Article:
VirtualBouncer adware removal

Last week at work, I was looking up a world map, and found a couple sites through Google, clicked around a bit, didn’t think much of it. Until a couple minutes later, when popup windows started appearing every 15 seconds on my screen. I had been hit with adware. I still don’t have any idea what I did that nailed me, but it had happened. It installed all sorts of crap on my machine, put crap in my bookmarks, installed an extra toolbar into Internet Explorer, etc.

The particular spyware that infested my machine was “VirtualBouncer” and “Ad Destroyer”, which, ironically, purport to be adware fighting tools themselves. Fortunately, once I was able to identify the name of my problem, Google came to my rescue. I found this page, which listed several adware fighting tools, and the techniques that they used to finally fight off the spyware.

It ended up taking close to eight hours to mostly rid my machine of this crap (I actually came in over the weekend to clean things up because I felt guilty about using company time for my mistake). It took a long time mostly because each time I ran one of the adware cleanup tools, it would take twenty minutes as it scanned through all the registry settings and files and things. Finally, it would declare my hard drive clean. And then I’d reboot, and the adware would have reconstituted itself. Repeat a lot of frustrating times.

So I’m putting this entry up to remind myself of what I did, in case it ever happens again, and also to help anybody else that gets inflicted with this crap.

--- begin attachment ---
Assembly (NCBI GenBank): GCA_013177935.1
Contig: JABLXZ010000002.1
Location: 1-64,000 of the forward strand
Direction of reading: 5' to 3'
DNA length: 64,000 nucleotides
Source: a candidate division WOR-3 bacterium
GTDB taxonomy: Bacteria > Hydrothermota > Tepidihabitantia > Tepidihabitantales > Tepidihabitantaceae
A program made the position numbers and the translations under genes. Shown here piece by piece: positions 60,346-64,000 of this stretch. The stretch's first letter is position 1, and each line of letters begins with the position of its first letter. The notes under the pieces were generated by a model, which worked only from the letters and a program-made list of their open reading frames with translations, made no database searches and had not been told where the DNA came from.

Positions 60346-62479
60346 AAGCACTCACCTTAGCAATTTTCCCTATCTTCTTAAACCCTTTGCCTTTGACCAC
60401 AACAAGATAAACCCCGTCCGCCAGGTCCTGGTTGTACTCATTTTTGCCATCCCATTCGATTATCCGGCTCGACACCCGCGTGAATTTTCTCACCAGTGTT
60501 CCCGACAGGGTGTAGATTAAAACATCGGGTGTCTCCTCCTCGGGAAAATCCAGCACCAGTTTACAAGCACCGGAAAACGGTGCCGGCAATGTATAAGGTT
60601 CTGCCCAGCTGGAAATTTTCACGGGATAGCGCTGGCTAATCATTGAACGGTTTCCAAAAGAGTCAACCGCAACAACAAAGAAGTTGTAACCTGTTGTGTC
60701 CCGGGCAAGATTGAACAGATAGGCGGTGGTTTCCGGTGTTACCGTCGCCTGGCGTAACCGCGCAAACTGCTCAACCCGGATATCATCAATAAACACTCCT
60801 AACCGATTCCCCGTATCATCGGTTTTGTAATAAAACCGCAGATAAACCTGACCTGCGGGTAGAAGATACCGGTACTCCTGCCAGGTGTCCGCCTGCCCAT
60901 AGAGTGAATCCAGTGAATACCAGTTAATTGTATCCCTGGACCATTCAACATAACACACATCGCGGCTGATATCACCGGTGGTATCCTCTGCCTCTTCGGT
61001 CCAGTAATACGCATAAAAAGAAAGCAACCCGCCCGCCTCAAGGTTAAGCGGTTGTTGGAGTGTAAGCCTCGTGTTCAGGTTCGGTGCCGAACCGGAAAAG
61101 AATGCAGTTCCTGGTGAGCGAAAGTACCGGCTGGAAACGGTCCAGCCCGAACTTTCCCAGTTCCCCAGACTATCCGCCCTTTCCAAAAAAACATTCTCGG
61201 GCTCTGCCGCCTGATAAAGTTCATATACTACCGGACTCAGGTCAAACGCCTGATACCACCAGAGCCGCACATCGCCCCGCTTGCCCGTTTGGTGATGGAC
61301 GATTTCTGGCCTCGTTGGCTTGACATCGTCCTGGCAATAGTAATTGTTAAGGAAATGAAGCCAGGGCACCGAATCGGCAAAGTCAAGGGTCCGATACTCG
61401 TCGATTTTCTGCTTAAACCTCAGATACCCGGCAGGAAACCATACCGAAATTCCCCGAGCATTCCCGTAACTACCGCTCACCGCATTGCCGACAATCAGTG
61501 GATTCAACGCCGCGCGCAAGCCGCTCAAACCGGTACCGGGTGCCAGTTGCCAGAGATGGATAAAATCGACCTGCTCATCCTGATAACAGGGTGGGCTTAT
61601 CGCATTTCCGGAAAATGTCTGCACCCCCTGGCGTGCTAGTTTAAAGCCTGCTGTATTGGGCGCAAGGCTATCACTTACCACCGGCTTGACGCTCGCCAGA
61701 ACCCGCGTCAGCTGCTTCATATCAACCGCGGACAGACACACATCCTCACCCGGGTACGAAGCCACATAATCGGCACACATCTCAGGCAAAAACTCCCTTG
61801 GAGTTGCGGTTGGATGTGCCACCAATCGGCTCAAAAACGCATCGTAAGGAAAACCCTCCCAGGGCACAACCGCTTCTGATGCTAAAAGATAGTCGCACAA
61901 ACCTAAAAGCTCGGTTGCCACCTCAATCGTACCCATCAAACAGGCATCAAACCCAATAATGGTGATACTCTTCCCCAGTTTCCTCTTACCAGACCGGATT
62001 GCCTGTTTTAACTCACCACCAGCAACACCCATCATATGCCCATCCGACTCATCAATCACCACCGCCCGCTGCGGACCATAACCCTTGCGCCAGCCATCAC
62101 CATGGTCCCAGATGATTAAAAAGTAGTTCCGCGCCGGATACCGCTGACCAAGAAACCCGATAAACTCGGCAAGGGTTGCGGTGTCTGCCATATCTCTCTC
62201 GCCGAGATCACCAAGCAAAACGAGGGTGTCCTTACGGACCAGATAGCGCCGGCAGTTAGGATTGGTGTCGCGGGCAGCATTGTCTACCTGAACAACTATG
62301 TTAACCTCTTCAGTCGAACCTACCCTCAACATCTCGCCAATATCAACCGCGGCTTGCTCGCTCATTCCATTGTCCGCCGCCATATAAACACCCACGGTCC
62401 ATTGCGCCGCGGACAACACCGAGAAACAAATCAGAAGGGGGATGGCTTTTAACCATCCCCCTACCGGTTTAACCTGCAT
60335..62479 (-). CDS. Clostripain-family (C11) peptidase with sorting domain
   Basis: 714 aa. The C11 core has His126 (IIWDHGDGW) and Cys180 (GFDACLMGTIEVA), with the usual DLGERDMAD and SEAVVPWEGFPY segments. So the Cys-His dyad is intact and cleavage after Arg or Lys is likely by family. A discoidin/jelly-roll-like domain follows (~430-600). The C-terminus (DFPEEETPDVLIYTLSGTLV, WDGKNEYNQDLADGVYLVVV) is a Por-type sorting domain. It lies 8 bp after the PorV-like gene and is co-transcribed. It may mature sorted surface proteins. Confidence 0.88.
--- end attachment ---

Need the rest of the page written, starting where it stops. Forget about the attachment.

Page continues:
Tools that ended up being useful:

  • Trend Micro Anti-Spyware did a decent job of cleaning up most stuff. I initially tried Ad-aware, as the first page recommended, but it didn’t successfully clean my hard drive. When Google found that Trend Micro had a page specifically on Ad Destroyer, I tried that one and it seemed to work better. But it didn’t catch everything.
  • SpyBot Search and Destroy was also helpful. Its scan was, again, kind of useless, because it failed to root things out. But if you switch to the advanced menu, the tools it provides are good for tracking things down, in particular the startup cleanup, the BHO (Browser Help Object) cleanup, and the ActiveX object cleanup (bits of adware had been installed in all of those places).
  • ZoneAlarm was very helpful for figuring things out. I just set all the settings to high. Then when I booted my computer, I wrote down all the things trying to access the net, and tracked them down in the startup files and deleted them.
  • I switched to Firefox as my browser instead of Internet Explorer, which I should have done a long time ago. I use Mozilla exclusively at home, but hadn’t bothered to update my work computer.
  • I installed Absolute Startup, but it was not as helpful as SpyBot Search and Destroy at cleaning up startup stuff. But its interface for real-time monitoring of whether the startup configuration has been changed is better.
  • I installed Spyware Blaster, but I don’t know if it has done anything for me.